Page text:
You never know who you’ll bump into at the West Hollywood Book Fair. It all started in the green room, where speakers hang out, enjoying the free food. My panelist Dwayne Epstein, author of Lee Marvin: Point Blank, was chatting with a friendly gentleman, and I asked to be introduced. That’s how I found myself trading opinions with William Friedkin, who shot to fame with such landmark Seventies films as The French Connection and The Exorcist.
Friedkin, author of a brand-new memoir (The Friedkin Connection, natch!), was in a reflective mood. I asked whether he’d crossed paths, early in his career, with Roger Corman, and discovered he was the rare director of that era who did not start out with the King of the Bs. When I remarked on the challenges I had faced in writing a biography of my old boss, he was not overly sympathetic. Most people who hear that Roger demanded of me the right to read my book in manuscript and remove anything he considered “derogatory” are flabbergasted by the man's chutzpah. Friedkin, though, pointed out that most Hollywood figures would be equally demanding. His own wife, former studio chief Sherry Lansing, sought to impose similar conditions on a biography now being written by a talented and sympathetic journalist. But Friedkin prides himself on never reading the various books (like Peter Biskind’s bestselling Easy Writers and Raging Bulls) that touch on his own checkered career.
Friedkin clearly has no great regard for the Corman brand of low-rent filmmaking. But he admires Roger for never laying claim to being an artist. In fact, Friedkin is reluctant to tout himself or any other Hollywood filmmaker as anything more than an entertainer. Art, he feels, is what happens when someone stares at a blank page or a blank canvas (or today a blank computer screen) and then produces something of value. He regards movies as much too collaborative to really bear the stamp of an individual artist, unless we’re talking about a filmmaker on the level of Bergman, Fellini, or Kurosawa. (Hey, Roger Corman distributed masterworks by all three! But I digress.)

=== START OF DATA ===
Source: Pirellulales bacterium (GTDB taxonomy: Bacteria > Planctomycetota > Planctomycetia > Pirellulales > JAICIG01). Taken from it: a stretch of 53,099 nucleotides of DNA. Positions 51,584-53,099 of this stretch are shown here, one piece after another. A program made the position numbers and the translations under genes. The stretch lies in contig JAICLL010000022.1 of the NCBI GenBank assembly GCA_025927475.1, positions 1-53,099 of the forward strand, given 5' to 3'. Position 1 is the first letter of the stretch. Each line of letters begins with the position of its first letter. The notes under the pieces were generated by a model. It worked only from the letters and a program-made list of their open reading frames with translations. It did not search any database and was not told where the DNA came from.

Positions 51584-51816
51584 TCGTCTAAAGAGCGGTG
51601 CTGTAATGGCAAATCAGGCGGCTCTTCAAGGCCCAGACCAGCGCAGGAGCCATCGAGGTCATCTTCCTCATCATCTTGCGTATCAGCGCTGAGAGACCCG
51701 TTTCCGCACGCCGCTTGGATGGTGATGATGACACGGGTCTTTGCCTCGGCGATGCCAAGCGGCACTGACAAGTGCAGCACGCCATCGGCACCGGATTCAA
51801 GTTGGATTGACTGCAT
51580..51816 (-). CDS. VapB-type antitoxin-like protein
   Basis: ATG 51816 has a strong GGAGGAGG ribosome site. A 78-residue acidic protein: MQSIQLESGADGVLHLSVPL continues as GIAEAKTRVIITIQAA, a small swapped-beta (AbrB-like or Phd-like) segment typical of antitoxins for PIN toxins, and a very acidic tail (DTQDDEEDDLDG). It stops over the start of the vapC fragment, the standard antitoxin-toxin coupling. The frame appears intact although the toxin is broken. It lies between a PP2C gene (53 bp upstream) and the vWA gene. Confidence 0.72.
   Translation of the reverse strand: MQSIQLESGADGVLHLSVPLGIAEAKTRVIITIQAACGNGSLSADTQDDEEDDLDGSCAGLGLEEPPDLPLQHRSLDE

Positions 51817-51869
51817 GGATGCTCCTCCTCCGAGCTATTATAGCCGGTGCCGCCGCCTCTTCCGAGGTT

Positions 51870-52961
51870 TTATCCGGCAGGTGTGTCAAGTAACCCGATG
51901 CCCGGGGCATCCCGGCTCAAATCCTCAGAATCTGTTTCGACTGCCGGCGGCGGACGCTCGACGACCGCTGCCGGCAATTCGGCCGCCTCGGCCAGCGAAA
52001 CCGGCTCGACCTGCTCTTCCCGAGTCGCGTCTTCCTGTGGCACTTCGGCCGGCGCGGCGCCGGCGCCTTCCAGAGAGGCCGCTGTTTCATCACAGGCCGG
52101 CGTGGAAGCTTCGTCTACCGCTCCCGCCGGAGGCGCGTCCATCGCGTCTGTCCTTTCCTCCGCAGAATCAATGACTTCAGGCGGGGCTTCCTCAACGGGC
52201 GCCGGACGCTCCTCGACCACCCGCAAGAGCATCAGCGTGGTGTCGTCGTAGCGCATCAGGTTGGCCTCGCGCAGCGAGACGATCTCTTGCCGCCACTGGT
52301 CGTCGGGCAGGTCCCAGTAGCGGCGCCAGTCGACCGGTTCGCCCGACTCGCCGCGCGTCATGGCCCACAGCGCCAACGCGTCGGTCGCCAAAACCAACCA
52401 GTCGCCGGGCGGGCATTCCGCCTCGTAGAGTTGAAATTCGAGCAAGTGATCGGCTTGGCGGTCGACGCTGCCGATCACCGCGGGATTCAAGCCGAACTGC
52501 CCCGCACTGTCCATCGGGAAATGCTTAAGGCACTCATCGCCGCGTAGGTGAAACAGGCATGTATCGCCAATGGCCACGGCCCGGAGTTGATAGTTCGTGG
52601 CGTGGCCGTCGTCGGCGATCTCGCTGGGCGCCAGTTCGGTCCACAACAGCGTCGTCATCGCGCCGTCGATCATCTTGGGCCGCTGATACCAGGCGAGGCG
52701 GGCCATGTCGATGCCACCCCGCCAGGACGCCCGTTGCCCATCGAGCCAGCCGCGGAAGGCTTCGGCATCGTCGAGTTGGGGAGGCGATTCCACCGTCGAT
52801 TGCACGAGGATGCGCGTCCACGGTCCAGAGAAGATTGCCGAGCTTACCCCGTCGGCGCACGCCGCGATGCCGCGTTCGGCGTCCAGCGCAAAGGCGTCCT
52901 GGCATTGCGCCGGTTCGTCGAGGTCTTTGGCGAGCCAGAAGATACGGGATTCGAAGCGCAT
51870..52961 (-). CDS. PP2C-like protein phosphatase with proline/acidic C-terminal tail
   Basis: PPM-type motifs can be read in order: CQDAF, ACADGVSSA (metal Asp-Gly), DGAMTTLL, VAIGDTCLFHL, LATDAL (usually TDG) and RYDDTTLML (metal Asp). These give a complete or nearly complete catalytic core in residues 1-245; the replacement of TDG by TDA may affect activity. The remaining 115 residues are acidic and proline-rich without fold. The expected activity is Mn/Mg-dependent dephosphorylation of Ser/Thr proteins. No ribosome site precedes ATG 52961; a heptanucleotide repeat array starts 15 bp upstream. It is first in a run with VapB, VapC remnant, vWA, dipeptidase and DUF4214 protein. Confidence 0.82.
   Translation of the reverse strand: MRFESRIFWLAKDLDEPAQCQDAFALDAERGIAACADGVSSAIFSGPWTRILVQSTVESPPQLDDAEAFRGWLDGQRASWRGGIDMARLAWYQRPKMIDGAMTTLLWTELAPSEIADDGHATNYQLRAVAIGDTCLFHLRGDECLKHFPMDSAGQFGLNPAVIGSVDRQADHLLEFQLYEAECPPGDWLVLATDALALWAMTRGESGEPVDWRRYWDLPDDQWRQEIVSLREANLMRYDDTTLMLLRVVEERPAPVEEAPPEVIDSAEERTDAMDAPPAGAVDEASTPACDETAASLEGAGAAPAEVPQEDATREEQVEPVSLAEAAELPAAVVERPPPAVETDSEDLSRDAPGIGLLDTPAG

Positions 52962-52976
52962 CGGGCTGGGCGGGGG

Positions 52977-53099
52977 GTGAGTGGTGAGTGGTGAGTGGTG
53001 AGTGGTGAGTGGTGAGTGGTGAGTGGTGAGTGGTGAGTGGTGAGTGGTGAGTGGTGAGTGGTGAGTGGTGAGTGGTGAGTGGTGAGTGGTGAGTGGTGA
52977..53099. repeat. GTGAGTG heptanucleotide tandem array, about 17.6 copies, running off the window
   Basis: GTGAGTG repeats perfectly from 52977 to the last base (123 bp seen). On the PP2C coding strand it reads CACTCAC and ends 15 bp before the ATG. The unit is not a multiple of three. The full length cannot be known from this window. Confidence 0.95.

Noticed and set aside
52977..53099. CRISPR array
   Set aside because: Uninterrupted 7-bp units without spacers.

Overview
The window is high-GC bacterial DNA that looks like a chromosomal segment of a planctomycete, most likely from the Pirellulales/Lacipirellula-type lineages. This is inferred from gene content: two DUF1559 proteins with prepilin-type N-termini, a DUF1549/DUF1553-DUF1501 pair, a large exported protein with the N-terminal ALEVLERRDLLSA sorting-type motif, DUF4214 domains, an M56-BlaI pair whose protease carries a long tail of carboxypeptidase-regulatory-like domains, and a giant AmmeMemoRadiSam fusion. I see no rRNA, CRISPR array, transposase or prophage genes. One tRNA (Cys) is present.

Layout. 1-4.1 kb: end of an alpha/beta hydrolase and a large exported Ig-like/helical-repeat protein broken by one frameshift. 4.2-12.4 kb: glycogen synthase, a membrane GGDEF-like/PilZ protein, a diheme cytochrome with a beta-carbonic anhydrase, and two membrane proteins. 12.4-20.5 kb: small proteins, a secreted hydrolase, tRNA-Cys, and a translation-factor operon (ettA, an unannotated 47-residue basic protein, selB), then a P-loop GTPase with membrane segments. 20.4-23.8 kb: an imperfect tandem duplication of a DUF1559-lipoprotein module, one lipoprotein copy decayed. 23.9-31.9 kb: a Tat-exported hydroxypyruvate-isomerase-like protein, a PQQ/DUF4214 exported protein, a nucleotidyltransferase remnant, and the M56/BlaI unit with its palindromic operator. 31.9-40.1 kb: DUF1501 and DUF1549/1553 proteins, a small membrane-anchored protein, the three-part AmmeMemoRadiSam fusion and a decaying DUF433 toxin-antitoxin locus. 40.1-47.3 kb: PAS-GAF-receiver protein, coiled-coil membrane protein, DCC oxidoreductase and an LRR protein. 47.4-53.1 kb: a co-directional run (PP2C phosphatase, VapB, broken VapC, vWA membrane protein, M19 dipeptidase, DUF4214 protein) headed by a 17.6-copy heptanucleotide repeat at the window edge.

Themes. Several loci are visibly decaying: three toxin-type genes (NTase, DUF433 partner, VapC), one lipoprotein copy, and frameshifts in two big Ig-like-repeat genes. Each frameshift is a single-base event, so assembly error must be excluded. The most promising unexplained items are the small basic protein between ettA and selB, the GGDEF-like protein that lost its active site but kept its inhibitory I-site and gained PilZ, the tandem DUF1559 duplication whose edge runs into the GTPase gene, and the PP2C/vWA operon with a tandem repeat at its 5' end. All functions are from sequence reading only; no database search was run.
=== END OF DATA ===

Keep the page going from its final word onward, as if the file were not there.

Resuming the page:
My Hollywood Biography panel was less about artists than about the intricate dance between stars and their fans. Michael Stern, whose I Had a Ball is a memoir of his friendship with the immortal Lucy, described how Lucille Ball cherished her fan base, consistently remaining gracious about photos and autographs. Both Dwayne Epstein and B. James Gladstone (The Man Who Seduced Hollywood) waxed eloquent about star power. We learned from Gladstone that legendary Hollywood lawyer Greg Bautzer parlayed his good looks, athletic skills, splendid wardrobe, and suave moves on the dance floor into a life studded with celebrity romance. (Among the glamour girls he squired were Lana Turner, Joan Crawford, and Ava Gardner.) Lee Marvin, too, was known for his sex appeal. But Epstein insists Marvin pooh-poohed his own attractiveness, comparing himself unfavorably to a real star like Clark Gable, whose mere presence in a studio hallway could cause women to faint dead away. Ageless Milt Larsen paid tribute to the incomparable Cary Grant, who once took it on himself to personally welcome visitors into the famous magicians’ club known as the Magic Castle. The guests were dazzled, wondering how Larsen, the Castle’s founder, had managed to conjure up that particular illusion.
Personally I’m paying tribute to the booksellers who helped make the fair possible. Kudos to Book Soup, which hosted Friedkin, Sally Kellerman, and other celebs, and also to Traveler’s Bookcase, where fans of my panel could buy books and make their authors feel like stars.
|Beverly at the West Hollywood Book Fair (with thanks to Barbara Troeller)|